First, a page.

The bunting is coming down and the party is over – at least until that Torch arrives back in London at the end of July, or in the highly unlikely event of some success in Poland and Ukraine – and the general consensus is that the Jubilee went very well indeed. It may have rained, Prince Phillip may have succumbed to illness, but the nation’s mood was undoubtedly lifted by the extended weekend of events.
In terms of entertainment, the centrepiece was, of course, the concert in front of Buckingham Palace on Monday night, with an estimated 17 million viewers tuning in, and a 20,000-strong crowd in front and on the mall. The event was organised by the resurgent Gary Barlow, taking a break from X Factor duties to make a claim for a knighthood by enlisting the great and the good of British music with a few overseas guests thrown in for good measure. But opinion was divided on whether Gary got the calls right in terms of performers.
It was always going to be a tricky task – the event was the equivalent of a wedding DJ set, with the task of somehow pleasing a range of viewers aged eight to 80 – but there was a distinct feeling that Barlow played it safe. Reliable old-timers Cliff Richard, Tom Jones, Paul McCartney, Stevie Wonder, Elton John and Shirley Bassey were drafted in to be the meat of the event and they didn’t disappoint, but there was a sense that we’d seen it all before, however excellent they were. The 80s were represented by Madness and Annie Lennox – again, both great acts, but not hugely relevant, with the 90s being taken care of by Kylie ‘n’ Robbie.
The ‘cutting edge’ acts, however, were the decidedly average Cheryl Cole, the decidedly beige Ed Sheeran and the decidedly-annoying Jessie J, and it certainly felt like the UK’s lively current scene was not adequately shown off to a huge TV audience – both domestic and worldwide. There were many valid cries for Adele, but she is already so established it would’ve felt like another McCartney was up there. Where were the likes of Labrinth & Tinie Tempah, Plan B, or even bands like Scotland’s Biffy Clyro – acts that like Queen at Live Aid 1985 were one big push away from erupting into huge acts.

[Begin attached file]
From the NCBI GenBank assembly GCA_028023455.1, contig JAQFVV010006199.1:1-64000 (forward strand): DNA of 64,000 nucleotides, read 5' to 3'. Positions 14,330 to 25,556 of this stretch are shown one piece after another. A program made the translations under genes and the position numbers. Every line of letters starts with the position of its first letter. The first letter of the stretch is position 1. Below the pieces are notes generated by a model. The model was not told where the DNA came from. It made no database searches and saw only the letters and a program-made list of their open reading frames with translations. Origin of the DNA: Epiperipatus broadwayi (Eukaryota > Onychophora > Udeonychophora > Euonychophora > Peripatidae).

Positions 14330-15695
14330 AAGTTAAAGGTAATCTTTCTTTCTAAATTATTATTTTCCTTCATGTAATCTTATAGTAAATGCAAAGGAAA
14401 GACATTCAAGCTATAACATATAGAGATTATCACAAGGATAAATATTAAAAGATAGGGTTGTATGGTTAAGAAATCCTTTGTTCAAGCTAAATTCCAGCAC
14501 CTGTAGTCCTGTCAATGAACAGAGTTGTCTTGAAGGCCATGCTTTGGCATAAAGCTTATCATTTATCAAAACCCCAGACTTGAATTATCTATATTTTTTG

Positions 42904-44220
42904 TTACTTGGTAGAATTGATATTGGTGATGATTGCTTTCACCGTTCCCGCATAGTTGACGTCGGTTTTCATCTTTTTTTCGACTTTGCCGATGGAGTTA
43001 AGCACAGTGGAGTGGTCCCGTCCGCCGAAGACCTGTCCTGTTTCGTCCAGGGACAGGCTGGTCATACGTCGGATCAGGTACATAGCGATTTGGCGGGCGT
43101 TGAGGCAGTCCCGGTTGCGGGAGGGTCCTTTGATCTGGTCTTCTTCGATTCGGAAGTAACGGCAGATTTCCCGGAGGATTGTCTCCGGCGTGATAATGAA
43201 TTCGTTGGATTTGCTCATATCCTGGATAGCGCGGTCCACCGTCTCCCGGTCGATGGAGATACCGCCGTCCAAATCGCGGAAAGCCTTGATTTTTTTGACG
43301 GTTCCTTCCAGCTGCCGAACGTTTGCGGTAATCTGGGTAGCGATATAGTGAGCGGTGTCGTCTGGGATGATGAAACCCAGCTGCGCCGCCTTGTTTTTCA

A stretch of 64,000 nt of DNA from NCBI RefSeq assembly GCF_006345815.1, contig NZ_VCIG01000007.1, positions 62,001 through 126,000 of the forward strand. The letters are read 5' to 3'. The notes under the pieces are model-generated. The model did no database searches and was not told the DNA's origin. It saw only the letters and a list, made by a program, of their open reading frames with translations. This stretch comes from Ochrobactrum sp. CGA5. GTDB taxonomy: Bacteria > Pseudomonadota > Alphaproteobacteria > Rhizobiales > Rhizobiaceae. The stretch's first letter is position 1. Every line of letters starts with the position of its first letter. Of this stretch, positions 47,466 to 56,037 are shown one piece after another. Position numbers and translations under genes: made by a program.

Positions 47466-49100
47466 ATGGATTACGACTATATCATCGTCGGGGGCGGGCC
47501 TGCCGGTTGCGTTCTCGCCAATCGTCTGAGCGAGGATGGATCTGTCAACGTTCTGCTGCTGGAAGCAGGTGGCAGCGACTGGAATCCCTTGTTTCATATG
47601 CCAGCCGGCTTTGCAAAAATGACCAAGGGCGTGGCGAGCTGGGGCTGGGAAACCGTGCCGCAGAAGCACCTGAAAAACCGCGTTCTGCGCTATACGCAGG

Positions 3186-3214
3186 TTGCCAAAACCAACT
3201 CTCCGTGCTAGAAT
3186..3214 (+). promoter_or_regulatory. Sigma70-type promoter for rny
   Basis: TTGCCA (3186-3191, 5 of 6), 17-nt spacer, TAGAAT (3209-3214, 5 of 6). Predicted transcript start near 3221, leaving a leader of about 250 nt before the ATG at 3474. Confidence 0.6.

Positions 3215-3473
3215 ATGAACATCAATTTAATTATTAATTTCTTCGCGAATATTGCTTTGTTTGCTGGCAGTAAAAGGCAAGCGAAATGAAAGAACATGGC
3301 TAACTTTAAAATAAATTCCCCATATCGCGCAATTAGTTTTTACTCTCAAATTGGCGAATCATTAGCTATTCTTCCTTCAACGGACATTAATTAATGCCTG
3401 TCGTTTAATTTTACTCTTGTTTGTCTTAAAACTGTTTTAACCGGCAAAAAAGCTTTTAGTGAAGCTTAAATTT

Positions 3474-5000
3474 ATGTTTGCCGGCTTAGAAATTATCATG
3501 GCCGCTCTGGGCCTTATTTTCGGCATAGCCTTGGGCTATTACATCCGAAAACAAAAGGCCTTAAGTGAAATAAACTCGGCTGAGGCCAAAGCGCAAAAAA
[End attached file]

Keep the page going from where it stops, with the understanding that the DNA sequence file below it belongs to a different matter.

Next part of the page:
A little more adventure from Barlow on the “new” acts would certainly have not gone amiss, and even if it hadn’t quite worked, he could always have justified it by way of “appealing to the kids”. Of course, perhaps age wasn’t the most important aspect and it was really the fault of the golden oldies for going through the motions a little; after all, the best performance of the night came from 64-year-old Grace Jones who was utterly mesmerising, hula-hooping her way through a powerful rendition of Slave to the Rhythm. A bit more Grace, a few more risks, and the event could’ve been amazing; as it was, Gary has still managed to do a good job and will no doubt be returning to the Palace again soon for an altogether more formal event.